Study Guide

This Hour and What Is Dead Love

By Li-Young Lee

Love

His love for me feels like spilled water
running back to its vessel. (7-8)

Despite the huge distance between the living and the dead, our speaker still feels his brother's love. And that love exists in a way that is very present, and immediate. But it's also a bit confusing. Using a visual image to describe a physical or emotional feeling, well, that sounds a lot like synesthesia, or a blending of the senses. Perhaps our speaker is so overwhelmed with emotion that he can only use visual imagery to describe it. He can't quite say just what he feels.

Someone tell him he should sleep now. (11, 22)

On the one hand, this is a very gentle, loving way to try and lay these thoughts of his brother to rest. He's not saying, "Quit your walking around over my head!" The way he says it shows us his real love for his brother. But on the other hand, this line also tells us that our speaker is sick and tired of his constant awareness of his brother's love (and the grief that comes with it). The dude just wants a break. He wants some peace. We can't help but wonder, though, whether if his brother did give him some peace, our speaker wouldn't be a little bit sad, even lonely.

He mends ten holes in the knees
of five pairs of boy's pants. (14-15)

This act of mending is a quiet, domestic image of a father's love for his children. Even though it's not explicitly connected to love, it carries with it a clear picture of providing and caring for his children, which sounds a lot like love to Shmoop.

His love for me is like his sewing:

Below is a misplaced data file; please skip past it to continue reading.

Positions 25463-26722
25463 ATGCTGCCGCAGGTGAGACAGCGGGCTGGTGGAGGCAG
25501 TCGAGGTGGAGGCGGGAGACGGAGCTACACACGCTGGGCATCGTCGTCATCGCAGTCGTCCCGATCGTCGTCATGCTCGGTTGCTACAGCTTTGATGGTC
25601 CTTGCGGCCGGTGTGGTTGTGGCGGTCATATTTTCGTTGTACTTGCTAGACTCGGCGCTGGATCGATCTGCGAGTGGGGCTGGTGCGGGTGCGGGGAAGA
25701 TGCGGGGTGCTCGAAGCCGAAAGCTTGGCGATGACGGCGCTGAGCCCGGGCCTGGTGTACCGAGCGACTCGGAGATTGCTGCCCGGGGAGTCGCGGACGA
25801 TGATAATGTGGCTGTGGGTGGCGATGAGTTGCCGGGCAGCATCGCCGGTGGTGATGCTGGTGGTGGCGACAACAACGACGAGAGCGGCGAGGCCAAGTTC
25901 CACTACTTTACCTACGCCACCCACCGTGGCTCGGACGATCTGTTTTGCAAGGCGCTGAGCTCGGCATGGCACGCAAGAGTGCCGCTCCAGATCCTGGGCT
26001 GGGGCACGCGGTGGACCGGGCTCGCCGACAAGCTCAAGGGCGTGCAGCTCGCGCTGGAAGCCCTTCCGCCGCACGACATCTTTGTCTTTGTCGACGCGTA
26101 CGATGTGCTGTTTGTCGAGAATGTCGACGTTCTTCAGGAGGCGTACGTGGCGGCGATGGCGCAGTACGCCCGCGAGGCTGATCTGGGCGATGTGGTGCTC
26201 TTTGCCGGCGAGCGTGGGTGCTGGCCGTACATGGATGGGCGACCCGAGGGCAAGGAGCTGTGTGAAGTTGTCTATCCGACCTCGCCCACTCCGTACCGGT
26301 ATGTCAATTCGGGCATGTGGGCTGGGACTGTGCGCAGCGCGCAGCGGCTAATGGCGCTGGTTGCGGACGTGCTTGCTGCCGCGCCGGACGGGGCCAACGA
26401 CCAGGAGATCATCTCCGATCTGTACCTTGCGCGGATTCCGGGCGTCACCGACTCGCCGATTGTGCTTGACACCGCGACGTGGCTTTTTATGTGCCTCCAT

various colors and too much thread,
the stitching uneven. […] (16-18)

Love isn't perfect, and that's something our speaker knows well. Through this image, he acknowledges that his father, in the way he loved his children, had his faults. Maybe the man could be overbearing ("too much thread") and inconsistent ("the stitching uneven").

[…] But the needle pierces
clean through with each stroke of his hand. (18-19)

His father's love might be imperfect, but it sure is powerful. Could it even be all the more powerful for its imperfections? A perfect love would be a general ideal. This imperfect love, on the other hand, is specific to his father. It's the same as how we come to love the little faults and oddities of the people we love. That mole or lisp or tendency to quote Kung Fu movies becomes part of what defines a person as <em>that</em> person, and no one else. It's what makes them special.

His love for me feels like fire,
feels like doves, feels like river-water. (27-28)

God's love, as our speaker tells it, feels like it comes at you from three directions at once. All three of these images imply movement and action. The fire is burning, the doves are flying, the water is running. Again we see that love can be complicated, even contradictory (it can feel like fire as well as water).

I've had enough of his love
that feels like burning and flight and running away. (32-33)

This is the moment when our speaker finally comes out and admits what he's been hinting at with that refrain "Somebody tell him he should sleep." He finally announces his frustration at being so bound up in and defined by his relationship to others. He proclaims himself as an individual by using that first "I." And how does he distinguish himself? By pulling away from love, which, as we've seen, is a powerful connecting force. It is through this stepping back from love (which brings with it all that loss and death) that our speaker hopes to get some relief. But do you really think he will?

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